adisakp (705706) | more than 7 years ago | (#20736183)

$2.49 translates (for a 12-song album) into around $30 for a CD. Are you prepared to pay $30 for a music CD?

The better question is are you willing to pay $30 for the *MUSIC* on a CD without any of the positives (uncompressed data format, physical media, liner notes, widely available sales outlets, etc) and with the negativity of DRM-restricted content, lossy data compression with lower data rates, and limited points of sales distribution?

Re:What's next: CDs? (1)

EdipisReks (770738) | more than 7 years ago | (#20736193)

Are you prepared to pay $30 for a music CD?
i already pay that, and more, for Mobile Fidelity and DCC/Analogue Productions releases.

Do not do that (0)

moore.dustin (942289) | more than 7 years ago | (#20735433)

Or maybe he just misplaced the index card with that boilerplate on it.
Why would you go out of the way to mention something that was, as you stated, not even touched on in the article. Vevendi did not elude to this point, so why would you even mention it in that light? You are only serving to put words in others peoples mouths which could only contribute to complicate the message being delivered here. You are introducing doubt only because you think you know what Vevendi really meant to say? Please do us all a favor and leave your personal opinion about what a conglomerate organization is 'really thinking' and let us interpret the reported facts and form our own opinions.

Re:Do not do that (0)

Anonymous Coward | more than 7 years ago | (#20736053)

Vevendi[sic] did not elude to this point...
There's a Freudian slip if I ever saw one. :-P

If the terms of your contract are "indecent"... (1)

grilled_ch33z (1140073) | more than 7 years ago | (#20735443)

Renegotiate. Vivendi realizes that a partnership with iTunes is very profitable for them. They just wish Apple didn't realize it.

Only Fair (2, Interesting)

pete-classic (75983) | more than 7 years ago | (#20735451)

It would only be fair for Vivendi to give Apple the same percentage cut that they accept from the recording artists. Presumably that's less than the 30% that Apple is taking.

-Peter

PS: Please read twice before moderating. There may be lurking sarcasm.

Indecent (5, Insightful)

whisper_jeff (680366) | more than 7 years ago | (#20735453)

I'd love to see how much of that 70% makes its way to the artists. Perhaps Vivendi misunderstood where the "indecent" portion of the financial split exists...

Re:Indecent (1)

king-manic (409855) | more than 7 years ago | (#20735499)

I'd love to see how much of that 70% makes its way to the artists. Perhaps Vivendi misunderstood where the "indecent" portion of the financial split exists...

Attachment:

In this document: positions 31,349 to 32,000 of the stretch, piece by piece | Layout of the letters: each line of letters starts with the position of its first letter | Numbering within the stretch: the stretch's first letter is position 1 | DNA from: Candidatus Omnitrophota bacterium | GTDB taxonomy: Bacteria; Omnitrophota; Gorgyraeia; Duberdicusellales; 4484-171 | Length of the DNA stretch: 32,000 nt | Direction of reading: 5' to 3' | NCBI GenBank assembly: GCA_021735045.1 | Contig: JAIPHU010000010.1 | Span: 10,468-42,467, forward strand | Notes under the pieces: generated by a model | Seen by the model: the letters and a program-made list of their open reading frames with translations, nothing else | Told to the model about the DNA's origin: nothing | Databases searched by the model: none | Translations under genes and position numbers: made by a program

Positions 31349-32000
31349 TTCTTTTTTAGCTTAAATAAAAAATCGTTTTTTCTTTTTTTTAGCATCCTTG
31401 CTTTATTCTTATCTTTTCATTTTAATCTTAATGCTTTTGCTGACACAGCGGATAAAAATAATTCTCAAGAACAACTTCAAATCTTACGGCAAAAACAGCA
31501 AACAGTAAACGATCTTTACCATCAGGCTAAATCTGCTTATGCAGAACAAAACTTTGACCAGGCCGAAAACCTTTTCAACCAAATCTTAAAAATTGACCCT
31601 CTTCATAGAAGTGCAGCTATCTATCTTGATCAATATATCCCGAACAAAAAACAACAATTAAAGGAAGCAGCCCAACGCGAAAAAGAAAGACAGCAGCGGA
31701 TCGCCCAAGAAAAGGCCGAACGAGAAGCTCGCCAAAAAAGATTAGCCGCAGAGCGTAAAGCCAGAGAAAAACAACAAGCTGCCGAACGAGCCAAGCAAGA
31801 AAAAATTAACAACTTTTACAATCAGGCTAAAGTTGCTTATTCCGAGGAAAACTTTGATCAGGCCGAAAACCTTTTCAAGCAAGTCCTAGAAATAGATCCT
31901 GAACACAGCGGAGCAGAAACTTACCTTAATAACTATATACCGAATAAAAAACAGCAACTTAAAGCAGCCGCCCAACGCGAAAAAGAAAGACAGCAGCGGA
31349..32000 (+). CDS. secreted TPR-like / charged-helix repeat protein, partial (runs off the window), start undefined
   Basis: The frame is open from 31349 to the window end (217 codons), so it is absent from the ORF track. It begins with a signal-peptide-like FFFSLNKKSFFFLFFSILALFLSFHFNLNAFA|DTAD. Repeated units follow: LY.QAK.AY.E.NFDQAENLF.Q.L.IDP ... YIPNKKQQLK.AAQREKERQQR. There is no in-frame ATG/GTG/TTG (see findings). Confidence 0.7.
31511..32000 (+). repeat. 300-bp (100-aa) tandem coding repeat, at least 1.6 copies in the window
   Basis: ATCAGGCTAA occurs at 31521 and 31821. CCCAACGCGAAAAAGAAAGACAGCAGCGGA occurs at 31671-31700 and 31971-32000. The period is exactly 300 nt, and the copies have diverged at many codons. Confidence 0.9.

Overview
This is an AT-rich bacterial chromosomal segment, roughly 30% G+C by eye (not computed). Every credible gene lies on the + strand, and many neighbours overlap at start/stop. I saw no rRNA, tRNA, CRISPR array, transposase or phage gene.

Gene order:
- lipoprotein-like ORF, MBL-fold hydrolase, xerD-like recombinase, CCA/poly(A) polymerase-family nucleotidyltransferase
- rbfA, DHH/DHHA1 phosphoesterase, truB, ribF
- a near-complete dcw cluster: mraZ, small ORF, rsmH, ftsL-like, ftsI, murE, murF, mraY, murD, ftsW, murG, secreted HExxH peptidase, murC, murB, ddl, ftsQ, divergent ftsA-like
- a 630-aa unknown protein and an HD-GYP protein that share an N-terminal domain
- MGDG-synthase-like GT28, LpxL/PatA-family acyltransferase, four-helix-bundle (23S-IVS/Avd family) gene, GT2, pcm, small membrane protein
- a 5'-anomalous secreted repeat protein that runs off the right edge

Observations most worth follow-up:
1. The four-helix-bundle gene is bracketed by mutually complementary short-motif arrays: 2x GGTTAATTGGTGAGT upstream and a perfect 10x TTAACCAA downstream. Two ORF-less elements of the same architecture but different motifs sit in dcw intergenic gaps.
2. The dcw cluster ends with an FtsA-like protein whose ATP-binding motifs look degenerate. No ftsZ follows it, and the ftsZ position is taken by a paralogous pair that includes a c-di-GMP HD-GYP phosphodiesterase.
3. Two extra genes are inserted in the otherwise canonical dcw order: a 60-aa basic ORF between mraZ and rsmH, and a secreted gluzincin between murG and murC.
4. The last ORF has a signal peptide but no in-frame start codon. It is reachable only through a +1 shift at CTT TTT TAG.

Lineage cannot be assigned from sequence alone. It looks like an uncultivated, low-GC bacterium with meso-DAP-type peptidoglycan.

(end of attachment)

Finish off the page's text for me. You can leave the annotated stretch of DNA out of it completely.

That depends on who the artist is. If it's The Rolling Stones it's likely 20% of that. If it's somebody new like AFI it's likely 5%.

Maybe it's just me... (2)

rk (6314) | more than 7 years ago | (#20735503)

But anyone who uses the word "monetize" (in any of its conjugations) in a non-ironic manner should never be allowed anywhere near the channels between artist and audience. Go sell chewing gum or razor blades instead.

I also heard he said . . . (0, Troll)

SpeedyG5 (762403) | more than 7 years ago | (#20735567)

There were no gays in the UMG, but I am just paraphrasing. Ahmadinejad should consider stepping down as president of Vivendi!

I disagree totally with vivendi (1)

shmack (1161519) | more than 7 years ago | (#20735749)

I agree with everyone out there that paying more money for a single song would be ridiculous, especially since there are other sources of songs out there on the internet. If itunes would raise their prices too much, other programs online like rhapsody would definitely gain much more popularity. Which in the end would cause apple and everyone associated with them to lose money. I do not agree with the idea of differences in prices of new and old songs. More often recently, adults have started to find out about and purchase an ipod and then want to get their old popular songs. Sometimes great oldies are much more purchased than new songs.

Differential pricing... (2, Insightful)

Hamster Lover (558288) | more than 7 years ago | (#20735753)

I don't disagree with the premise that older music could or should be priced differently from newer music. One would expect that with older music the costs of production and distribution have been largely recouped. Of course, to me that means that older songs should be priced from 25 cents to 75 cents and new music remain at the one dollar level.

I doubt UMG/Vivendi shares my pricing philosophy, however. Differential pricing to them is just a lever they want to use to rationalize higher prices.

Re:Differential pricing...ONE QUESTION (1)

Nom du Keyboard (633989) | more than 7 years ago | (#20736051)

to me that means that older songs should be priced from 25 cents to 75 cents and new music remain at the one dollar level.

And when does new music become older songs? I would suspect that according to the record companies -- never!

What's so hard to understand? (1)

Kap'n B (930959) | more than 7 years ago | (#20735759)

I think most of this discussion is pretty laughable. Its pretty easy to see what the issue is for the labels. Before digital distribution if there was a song you heard on the radio and really wanted to own, you could either shell out $4-$5 for a CD single or pick up a whole CD for around $12. Now if I want to buy a song I like, I can just hop over to (insert favorite online distributor here) and buy just THAT ONE SONG for $1 or less. No $12 album sale, no over priced single sale, no inflated profit margin. Just the $1. That is the issue. You can't make much money on the pop tart of the day selling $1 singles.